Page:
ICIG Complaint Alleges Impeachment Whistleblower Might Be Soliciting Illicit Donations: Report

November 12, 2019 Updated: November 12, 2019

A newly filed complaint to the Intelligence Community Inspector General (ICIG) stated that the whistleblower at the center of the presidential impeachment inquiry might have violated federal law by indirectly soliciting hundreds of thousands of dollars via GoFundMe, according to a report.

The complaint claimed that donations from 6,000 people “clearly constitute” gifts to a current intelligence official, adding that donations may have come from prohibited sources, and asked the ICIG to investigate if any “foreign citizen or agent of a foreign government” contributed to the person’s fund, Fox News reported on Nov. 12.

Anthony Gallo, a managing partner of Tully Rinckey PLLC, the law firm representing the person reporting the allegations, told Fox News, “I have not seen anything on this scale,” in reference to the GoFundMe fundraising.

“It’s not about politics for my client—it’s whistleblower-on-whistleblower, and [my client’s] only interest is to see the government ethics rules are being complied with government-wide,” he said.

Most of the GoFundMe donors to the whistleblower weren’t named, and it’s not clear if they were U.S. citizens, the Fox News report noted.

As of Nov. 12, the GoFundMe page, organized by “Whistleblower Aid,” had raised more than $227,000 for the person.

“All funds that remain after the conclusion of this matter will be returned to Whistleblower Aid’s budget to help other brave Americans make lawful disclosures about government wrongdoing. These whistleblowers took great personal risks, not for politics or personal gain, but to defend our democracy. We need to have their backs. Let’s be clear—what’s happening is outrageous. The law is clear—whistleblowers must be permitted to speak to Members of Congress anonymously. Lawful disclosures are a basic element of oversight and republican governance,” according to the page.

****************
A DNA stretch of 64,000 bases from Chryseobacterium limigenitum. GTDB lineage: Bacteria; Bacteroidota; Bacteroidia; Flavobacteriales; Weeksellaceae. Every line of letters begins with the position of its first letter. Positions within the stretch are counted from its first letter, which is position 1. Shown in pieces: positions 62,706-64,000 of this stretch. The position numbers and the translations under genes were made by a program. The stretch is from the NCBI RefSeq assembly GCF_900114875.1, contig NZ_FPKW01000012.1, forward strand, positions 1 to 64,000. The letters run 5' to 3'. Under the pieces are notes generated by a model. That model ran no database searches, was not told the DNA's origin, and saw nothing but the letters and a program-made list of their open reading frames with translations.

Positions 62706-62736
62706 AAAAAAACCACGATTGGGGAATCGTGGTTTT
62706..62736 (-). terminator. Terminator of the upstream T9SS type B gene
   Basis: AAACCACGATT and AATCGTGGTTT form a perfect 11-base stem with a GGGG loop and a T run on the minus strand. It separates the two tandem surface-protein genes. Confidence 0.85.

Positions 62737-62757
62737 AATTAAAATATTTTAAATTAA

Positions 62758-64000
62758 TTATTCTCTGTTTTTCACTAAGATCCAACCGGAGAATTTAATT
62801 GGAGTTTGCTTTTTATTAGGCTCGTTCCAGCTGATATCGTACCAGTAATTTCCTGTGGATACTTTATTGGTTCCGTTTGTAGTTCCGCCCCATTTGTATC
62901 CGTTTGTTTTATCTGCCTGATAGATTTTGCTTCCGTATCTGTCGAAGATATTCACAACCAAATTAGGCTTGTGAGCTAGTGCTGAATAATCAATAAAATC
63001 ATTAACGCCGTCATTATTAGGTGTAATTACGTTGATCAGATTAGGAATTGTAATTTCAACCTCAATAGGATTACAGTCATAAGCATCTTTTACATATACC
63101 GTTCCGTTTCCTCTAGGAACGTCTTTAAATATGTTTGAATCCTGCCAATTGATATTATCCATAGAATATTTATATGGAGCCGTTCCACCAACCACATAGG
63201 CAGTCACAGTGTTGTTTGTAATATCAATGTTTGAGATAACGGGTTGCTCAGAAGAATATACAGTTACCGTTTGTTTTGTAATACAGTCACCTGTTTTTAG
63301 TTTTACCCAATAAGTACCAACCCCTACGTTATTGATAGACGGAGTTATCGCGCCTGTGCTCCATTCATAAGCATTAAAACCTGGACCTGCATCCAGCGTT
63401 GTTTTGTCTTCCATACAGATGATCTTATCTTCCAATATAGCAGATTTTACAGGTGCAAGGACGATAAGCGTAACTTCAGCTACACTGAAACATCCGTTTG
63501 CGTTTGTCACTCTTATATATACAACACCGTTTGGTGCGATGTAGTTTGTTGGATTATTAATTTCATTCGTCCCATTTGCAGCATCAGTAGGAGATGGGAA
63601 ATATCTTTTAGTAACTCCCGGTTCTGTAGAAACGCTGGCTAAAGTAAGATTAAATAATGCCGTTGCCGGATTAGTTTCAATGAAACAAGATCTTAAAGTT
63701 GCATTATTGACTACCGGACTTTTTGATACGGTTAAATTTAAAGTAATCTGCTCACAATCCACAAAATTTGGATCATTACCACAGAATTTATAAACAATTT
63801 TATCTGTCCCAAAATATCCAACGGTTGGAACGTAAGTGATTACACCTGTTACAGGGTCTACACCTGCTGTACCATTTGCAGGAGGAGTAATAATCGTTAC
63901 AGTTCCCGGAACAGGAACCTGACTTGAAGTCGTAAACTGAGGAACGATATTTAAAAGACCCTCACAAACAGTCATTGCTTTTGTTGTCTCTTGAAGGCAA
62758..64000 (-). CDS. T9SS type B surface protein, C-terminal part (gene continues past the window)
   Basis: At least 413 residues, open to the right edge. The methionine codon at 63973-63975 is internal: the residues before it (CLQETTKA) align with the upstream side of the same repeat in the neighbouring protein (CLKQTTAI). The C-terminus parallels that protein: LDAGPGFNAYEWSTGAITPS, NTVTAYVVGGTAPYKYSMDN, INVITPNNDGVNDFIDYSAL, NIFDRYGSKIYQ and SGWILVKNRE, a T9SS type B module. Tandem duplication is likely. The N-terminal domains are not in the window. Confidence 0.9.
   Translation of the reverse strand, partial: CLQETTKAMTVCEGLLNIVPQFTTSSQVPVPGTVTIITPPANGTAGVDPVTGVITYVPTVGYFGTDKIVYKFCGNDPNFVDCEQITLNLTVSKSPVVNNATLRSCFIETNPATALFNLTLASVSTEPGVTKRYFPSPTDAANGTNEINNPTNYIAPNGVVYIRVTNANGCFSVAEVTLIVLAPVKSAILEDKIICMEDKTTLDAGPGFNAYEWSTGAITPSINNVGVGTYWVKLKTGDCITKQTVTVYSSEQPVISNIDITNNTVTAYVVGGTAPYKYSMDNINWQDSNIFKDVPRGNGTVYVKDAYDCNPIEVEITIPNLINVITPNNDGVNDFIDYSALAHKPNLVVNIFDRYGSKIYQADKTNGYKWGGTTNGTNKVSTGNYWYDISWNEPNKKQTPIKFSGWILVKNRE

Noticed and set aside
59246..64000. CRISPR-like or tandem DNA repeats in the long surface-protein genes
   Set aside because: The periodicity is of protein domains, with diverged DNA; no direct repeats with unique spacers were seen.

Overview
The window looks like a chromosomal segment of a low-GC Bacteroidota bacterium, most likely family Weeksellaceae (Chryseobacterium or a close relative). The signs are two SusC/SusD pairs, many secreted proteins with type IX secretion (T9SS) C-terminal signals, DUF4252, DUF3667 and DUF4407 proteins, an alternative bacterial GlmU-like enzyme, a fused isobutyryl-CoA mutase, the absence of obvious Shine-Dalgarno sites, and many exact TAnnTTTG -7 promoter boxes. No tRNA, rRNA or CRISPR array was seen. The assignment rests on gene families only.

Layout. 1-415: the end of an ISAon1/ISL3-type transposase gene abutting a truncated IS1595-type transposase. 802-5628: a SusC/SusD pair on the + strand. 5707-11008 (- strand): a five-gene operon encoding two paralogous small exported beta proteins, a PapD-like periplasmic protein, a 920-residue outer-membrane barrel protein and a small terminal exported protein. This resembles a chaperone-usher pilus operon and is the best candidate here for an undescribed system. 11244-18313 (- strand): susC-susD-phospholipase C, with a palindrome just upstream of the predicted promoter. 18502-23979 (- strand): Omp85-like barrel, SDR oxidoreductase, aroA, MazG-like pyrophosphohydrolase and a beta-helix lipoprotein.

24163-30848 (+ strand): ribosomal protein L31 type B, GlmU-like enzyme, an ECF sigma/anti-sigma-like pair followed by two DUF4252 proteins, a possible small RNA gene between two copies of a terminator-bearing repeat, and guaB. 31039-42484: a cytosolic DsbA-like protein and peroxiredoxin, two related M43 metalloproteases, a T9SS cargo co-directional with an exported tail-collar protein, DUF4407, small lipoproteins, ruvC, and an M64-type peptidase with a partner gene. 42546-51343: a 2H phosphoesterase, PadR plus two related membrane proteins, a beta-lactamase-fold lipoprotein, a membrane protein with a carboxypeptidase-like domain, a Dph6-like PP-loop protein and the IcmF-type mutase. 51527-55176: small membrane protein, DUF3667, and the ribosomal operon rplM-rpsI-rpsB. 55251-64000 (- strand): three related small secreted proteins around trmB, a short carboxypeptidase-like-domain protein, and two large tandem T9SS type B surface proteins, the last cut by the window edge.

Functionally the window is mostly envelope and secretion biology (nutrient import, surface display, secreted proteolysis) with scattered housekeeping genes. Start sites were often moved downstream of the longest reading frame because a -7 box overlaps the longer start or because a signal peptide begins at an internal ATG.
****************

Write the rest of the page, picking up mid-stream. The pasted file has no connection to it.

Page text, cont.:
President Trump outside Oval Office
President Donald Trump answers a reporter’s question about a whistleblower as he leaves the Oval Office at the White House in Washington on Sept. 30, 2019. (Chip Somodevilla/Getty Images)

According to Fox News, the ICIG complaint alleged the donations via GoFundMe were a “gift” to a federal employee and were made because of the person’s official “status, authority, or duties.” It also alleged that the whistleblower might be exploiting their access to confidential information.

“[My] client believes … that the federal employee you are protecting and their attorneys apparently have strategically weaponized their alleged whistleblowing activities into a very lucrative money-making enterprise using a charity incorporated under a different name than the trade name it is using for fundraising purposes, which would appear to my client to be a clear abuse of the federal employee’s authority and access to classified information,” Gallo wrote in the letter to the ICIG.

“We are requesting you investigate whether [criminal statutes or regulations have] been violated by the federal employee you are protecting when they reportedly requested an investigation into a matter that they had no direct personal knowledge of, and on account of which they were able to obtain sizeable gifts from unknown persons because of their official duty.”

Adam Schiff
House Intelligence Committee Chairman Adam Schiff (D-Calif.) talks with reporters on Capitol Hill in Washington on Nov. 6, 2019. (Susan Walsh/AP Photo)

The whistleblower’s complaint alleged that President Donald Trump misused his office and engaged in quid pro quo activities with Ukraine when he pressed the Ukrainian president to investigate the business dealings of former Vice President Joe Biden and his son, Hunter Biden, who sat on the board of a Ukrainian energy company when Biden was in office. Trump has denied the quid pro quo allegation made by the whistleblower and House Democrats.

Meanwhile, Trump and some of his Republican allies have called for the whistleblower to be unmasked and to testify during the public phase of the impeachment inquiry. Some senators, including Judiciary Committee Chairman Lindsey Graham (R-S.C.), have said the person may have to testify if impeachment reaches the Senate.

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